Different vulnerabilities have now been identified, and some reflections on how to analytically understand them are in order. It emerges that no single perspective upon vulnerability captures the complexity associated with preparedness for terrorist-induced crises. We can recall the observation that many discussions about critical infrastructures and their vulnerability to breakdowns and certain hazards often are discussed from the perspective of technical control systems or advanced mitigation efforts. Furthermore, a traditional perspective in the disaster literature understands vulnerability through the lens of a particular hazard or as the likelihood that a crisis will occur. Using McEntire’s (2011) terminology, liabilities are then the focus of attention, and this perspective was partly echoed in the empirical material that discussed the difficulty of protecting the railway system from attacks. However, the two other main vulnerabilities, increased organizational fragmentation and lack of cognitive and mental preparedness, suggest that other understandings and perspectives on vulnerability also matter. One can stress McEntire’s conceptualization of vulnerability as being a dual concept, understood in terms of both liabilities and capabilities. Hence, the two main vulnerabilities identified adhere to organizational capabilities; that is, many challenges in current preparedness relate to actors’ actual preconditions to carry out their activities, their organizational behavior, and their attitudes. This is an important observation since how actors invest, prioritize, and organize their preparedness is something they can actually try to control and enhance.

It is much harder for actors to control the actual hazard or risk of a threat becoming a real crisis. This calls for further studies of the role of transportation actors when it comes to preparedness for terrorist-induced crises. They are expected to take on an active role in crisis management, yet in this case, it appears there are few practices in place to prepare them for such a demanding task.


  1. 1.

    The 20 interviews were conducted before the recent terrorist attack in Stockholm on 7 April 2017.


  1. Alexandersson G, Hultén S (2007) The Swedish railway deregulation path. Rev Netw Econ 7:18–36Google Scholar
  2. Andersson M, Vedung E (2010) Säkerhet och avvägningar i de fyra trafikslagen. Uppsala, eCajoma Consulting. Available from: Accessed 20 Jan 2015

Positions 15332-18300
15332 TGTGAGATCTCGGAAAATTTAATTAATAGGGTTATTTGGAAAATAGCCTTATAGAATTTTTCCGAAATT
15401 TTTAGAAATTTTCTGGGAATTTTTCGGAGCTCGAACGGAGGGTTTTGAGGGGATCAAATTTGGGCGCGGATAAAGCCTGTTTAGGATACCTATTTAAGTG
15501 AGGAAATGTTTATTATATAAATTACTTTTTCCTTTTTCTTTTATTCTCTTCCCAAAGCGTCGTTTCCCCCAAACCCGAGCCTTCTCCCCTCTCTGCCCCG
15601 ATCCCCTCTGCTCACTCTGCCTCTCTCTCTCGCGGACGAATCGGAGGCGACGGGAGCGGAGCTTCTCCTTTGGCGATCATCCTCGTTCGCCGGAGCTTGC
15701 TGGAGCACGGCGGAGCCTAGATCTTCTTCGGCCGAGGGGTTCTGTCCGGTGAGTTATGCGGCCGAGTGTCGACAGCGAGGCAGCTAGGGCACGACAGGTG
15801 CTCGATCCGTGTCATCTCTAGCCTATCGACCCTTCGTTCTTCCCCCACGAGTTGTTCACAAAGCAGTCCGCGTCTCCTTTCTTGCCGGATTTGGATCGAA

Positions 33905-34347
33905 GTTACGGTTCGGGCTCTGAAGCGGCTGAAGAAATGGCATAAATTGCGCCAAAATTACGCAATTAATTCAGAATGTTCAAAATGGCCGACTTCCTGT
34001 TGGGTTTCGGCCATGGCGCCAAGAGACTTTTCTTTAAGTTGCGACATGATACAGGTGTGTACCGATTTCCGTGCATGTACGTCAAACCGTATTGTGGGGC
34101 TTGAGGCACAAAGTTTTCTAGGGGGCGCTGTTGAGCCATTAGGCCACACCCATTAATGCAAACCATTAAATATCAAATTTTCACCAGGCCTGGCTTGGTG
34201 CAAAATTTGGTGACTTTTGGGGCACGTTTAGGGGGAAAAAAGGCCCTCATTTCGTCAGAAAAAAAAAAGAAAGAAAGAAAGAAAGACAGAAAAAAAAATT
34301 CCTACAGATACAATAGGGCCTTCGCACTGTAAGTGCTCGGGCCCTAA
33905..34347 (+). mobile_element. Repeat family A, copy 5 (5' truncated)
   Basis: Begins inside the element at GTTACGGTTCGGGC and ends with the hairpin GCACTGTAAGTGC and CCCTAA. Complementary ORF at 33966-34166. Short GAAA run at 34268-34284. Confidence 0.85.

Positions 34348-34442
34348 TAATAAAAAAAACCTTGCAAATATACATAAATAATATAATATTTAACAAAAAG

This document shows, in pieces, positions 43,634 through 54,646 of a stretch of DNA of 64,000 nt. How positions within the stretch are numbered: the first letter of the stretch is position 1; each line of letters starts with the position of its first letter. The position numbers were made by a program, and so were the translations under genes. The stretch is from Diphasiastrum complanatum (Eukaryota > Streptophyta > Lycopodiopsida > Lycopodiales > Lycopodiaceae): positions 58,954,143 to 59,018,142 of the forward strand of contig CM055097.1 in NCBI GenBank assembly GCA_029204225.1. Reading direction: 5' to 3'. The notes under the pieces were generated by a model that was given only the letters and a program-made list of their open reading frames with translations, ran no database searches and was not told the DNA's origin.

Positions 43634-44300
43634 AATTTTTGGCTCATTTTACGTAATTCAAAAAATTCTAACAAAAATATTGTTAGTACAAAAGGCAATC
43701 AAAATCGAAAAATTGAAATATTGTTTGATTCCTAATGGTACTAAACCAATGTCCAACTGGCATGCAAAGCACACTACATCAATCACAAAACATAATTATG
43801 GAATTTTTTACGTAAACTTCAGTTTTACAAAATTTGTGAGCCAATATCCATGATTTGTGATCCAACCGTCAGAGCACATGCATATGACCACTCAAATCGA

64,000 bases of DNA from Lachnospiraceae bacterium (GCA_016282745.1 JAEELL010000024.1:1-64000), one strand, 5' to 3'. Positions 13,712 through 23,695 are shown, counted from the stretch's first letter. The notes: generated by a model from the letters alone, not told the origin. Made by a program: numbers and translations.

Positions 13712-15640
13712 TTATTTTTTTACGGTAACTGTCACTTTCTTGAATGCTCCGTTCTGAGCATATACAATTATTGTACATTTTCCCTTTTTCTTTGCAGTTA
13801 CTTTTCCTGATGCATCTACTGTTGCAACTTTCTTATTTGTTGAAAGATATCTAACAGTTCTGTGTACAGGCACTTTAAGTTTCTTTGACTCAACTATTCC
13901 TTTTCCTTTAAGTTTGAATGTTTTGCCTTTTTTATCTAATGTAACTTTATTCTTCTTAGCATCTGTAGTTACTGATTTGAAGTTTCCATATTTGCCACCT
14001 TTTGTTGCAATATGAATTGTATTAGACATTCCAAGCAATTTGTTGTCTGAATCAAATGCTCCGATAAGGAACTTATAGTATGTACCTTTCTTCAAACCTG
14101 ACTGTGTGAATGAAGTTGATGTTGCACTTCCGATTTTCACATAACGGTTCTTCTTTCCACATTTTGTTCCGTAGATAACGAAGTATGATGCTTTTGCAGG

3. ASTOC - Association of Swedish train operating companies. Medlemmar Accessed 20 June 2015
  4. Beck U (1992) Risk society - towards a new modernity. Sage Publications, LondonGoogle Scholar
  5. Boin A, McConnell A (2007) Preparing for critical infrastructure breakdowns: the limits of crisis management and the need for resilience. J Conting Crisis Manag 15:50–60CrossRefGoogle Scholar
  6. Boin A, Smith D (2006) Terrorism and critical infrastructure: implications for public-private crisis management. Public Money Manag 26:295–304CrossRefGoogle Scholar
  7. Britton N (1986) Developing an understanding of disasters. Aust N Z J Sociol 22:254–271CrossRefGoogle Scholar
  8. Clarke L (1999) Mission improbably: using fantasy documents to tame disasters. Chicago University Press, ChicagoGoogle Scholar
  9. Collins A (2009) Disaster and development. Taylor & Francis, New YorkGoogle Scholar
  10. Coppola D (2011) Introduction to International Disaster Management, 2nd ed. Butterworth Heinemann, AmsterdamGoogle Scholar
  11. De Bruijne M, Van Eeten M (2007) Systems that should have failed: critical infrastructure protection in an institutionally fragmented environment. J Conting Crisis Manag 15:18–29CrossRefGoogle Scholar
  12. Edwards F, Goodrich D (2014) Exercise handbook: what transportation security and emergency preparedness leaders need to know to improve emergency preparedness. Mineta Transportation Institute, San JoséGoogle Scholar
  13. Fordham M (2004) Gendering vulnerability analysis: towards a more nuanced approach. In: Bankoff, Frerks, Hillhorst (eds) Mapping Vulnerability: Disasters, Development and People. Earthscan publications, London, pp 174–182Google Scholar